In Conversation > Gita Wolf, Tara Publications
*An Indian By Design Exclusive*
Tara was my first feature on Indian By Design. I was fascinated by the handmade children’s books they published. My favourite being The Night Life of Trees. The artists from Gond – Bhajju Shyam, Durga Bai and Ram Singh Urvet – were a revelation. A collective of writers based in Chennai, Tara works with international artists and writers as well as tribal artists, oral storytellers, street and billboard painters. Here we are, in conversation, with Gita Wolf, founder of Tara. Also featuring, a video on how Tara makes their handmade books.
IndianByDesign:How did the idea of Tara germinate? What hurdles did you face reviving Indian art and giving it a new language
Gita Wolf: When I returned to India in the early 90’s I was looking to do something in the area of publishing, after being in academics while living in Germany. I couldn’t find a publishing house I would have liked to join, so thought of starting my own. While talking with friends who lived in the Cholamandal Artists’ village, the idea came up of using traditional art forms for making contemporary books. Tara’s first books were children’s books – and it helped that my son was young at the time, and I was always on the lookout for good Indian children’s literature for him.
The major hurdle was that this sort of thing had not been done before – one of our first books (The Very Hungry Lion) which went on to become a best seller that continues to do well for us, was illustrated in the Warli style of painting. The Lion King had just come out as a film, so that is the kind of comparison we were faced with. The second stumbling block had to do with quality, and price. Quality does come with a price, because good quality paper and printing are expensive. We were also making books by hand, which had never been done on this scale before, and it took a while for this to become as popular as it is now.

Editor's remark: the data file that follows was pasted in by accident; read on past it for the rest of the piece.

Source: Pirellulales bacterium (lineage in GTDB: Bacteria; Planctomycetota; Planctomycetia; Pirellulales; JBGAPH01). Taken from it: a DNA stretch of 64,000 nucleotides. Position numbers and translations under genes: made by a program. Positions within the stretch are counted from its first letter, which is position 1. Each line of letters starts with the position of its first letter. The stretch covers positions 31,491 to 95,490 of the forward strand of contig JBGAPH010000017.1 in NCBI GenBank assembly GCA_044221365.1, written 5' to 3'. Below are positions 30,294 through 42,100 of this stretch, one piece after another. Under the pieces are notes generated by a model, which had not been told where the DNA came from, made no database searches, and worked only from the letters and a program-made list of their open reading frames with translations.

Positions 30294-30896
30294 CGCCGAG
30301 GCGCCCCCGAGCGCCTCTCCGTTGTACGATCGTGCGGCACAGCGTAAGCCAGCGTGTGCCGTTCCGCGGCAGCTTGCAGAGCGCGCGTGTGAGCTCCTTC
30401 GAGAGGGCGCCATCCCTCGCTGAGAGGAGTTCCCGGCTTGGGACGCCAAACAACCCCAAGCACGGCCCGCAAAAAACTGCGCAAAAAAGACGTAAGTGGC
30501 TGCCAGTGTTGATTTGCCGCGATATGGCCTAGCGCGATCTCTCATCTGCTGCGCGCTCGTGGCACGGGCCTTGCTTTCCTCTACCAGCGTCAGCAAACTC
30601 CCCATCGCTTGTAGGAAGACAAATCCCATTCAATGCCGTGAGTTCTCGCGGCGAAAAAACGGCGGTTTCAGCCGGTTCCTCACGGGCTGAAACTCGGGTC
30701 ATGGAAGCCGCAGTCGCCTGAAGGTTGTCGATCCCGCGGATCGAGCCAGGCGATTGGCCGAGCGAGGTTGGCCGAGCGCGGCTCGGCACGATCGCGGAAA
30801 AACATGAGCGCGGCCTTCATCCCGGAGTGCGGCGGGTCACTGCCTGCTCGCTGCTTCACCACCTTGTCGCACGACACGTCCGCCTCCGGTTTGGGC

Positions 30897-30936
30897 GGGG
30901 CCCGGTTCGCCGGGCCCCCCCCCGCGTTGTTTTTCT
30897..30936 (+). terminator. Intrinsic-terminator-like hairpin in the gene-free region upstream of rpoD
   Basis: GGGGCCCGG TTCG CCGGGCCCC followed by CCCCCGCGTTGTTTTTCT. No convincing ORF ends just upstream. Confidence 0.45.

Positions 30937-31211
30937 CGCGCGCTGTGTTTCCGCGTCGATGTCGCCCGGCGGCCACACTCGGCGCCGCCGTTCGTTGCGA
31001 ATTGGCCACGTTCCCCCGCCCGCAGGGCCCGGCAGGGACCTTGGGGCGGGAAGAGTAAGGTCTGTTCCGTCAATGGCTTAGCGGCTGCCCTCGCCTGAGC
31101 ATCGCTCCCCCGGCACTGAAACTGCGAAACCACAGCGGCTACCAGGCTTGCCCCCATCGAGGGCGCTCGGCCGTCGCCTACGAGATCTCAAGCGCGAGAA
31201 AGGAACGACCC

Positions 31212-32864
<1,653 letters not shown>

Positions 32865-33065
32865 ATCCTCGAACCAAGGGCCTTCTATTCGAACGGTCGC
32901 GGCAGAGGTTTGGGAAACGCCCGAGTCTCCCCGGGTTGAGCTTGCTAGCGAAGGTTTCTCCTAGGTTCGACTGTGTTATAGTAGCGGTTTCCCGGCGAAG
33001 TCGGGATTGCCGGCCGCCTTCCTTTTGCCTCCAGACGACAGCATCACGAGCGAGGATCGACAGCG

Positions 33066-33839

IndianByDesign: The art is unlike a regular children’s book. How do children react to them? Or are the readers largely appreciative adults.
Gita Wolf: We have very pre-conceived notions of what children like. What they appreciate is dependent on what they are exposed to. Children are as different as adults – what some children like is different from what others like. We think of the the standard Disney type of art (which can be very skilled and extremely entertaining) as children’s art per se, whereas it is one kind of art. So we do have an appreciative audience amongst children, although it must be said that it requires a discerning adult to introduce them to different art in the first place.
IndianByDesign: Tell me a bit about your workshops. They sound interesting and very involving.
Gita Wolf: We are currently doing a Warli workshop with children at Chennai’s KFI school, with visiting participants also from Olcott school. The visiting artists from Maharashtra teach their technique by seeing and doing. The children are very responsive to this and have the opportunity to create their own Warli art. We create books based on first hand experiences, and this has proved very valuable.
IndianByDesign: What’s next on the cards for Tara?
Gita Wolf:Tara has several new titles coming up. I’m also off to the Frankfurt Book Fair next month, which is always packed-full of exciting new deals and ideas.
Regarded as one of India’s finest independent publishing houses, Tara is based in Chennai, India. To know more about them, visit their website – www.tarabooks.com
Filed under: Indian Art, Indian Graphic Design | 4 Comments
Tags: Gita Wolf, Indian Children's Books, Indian Design, Tara Publishing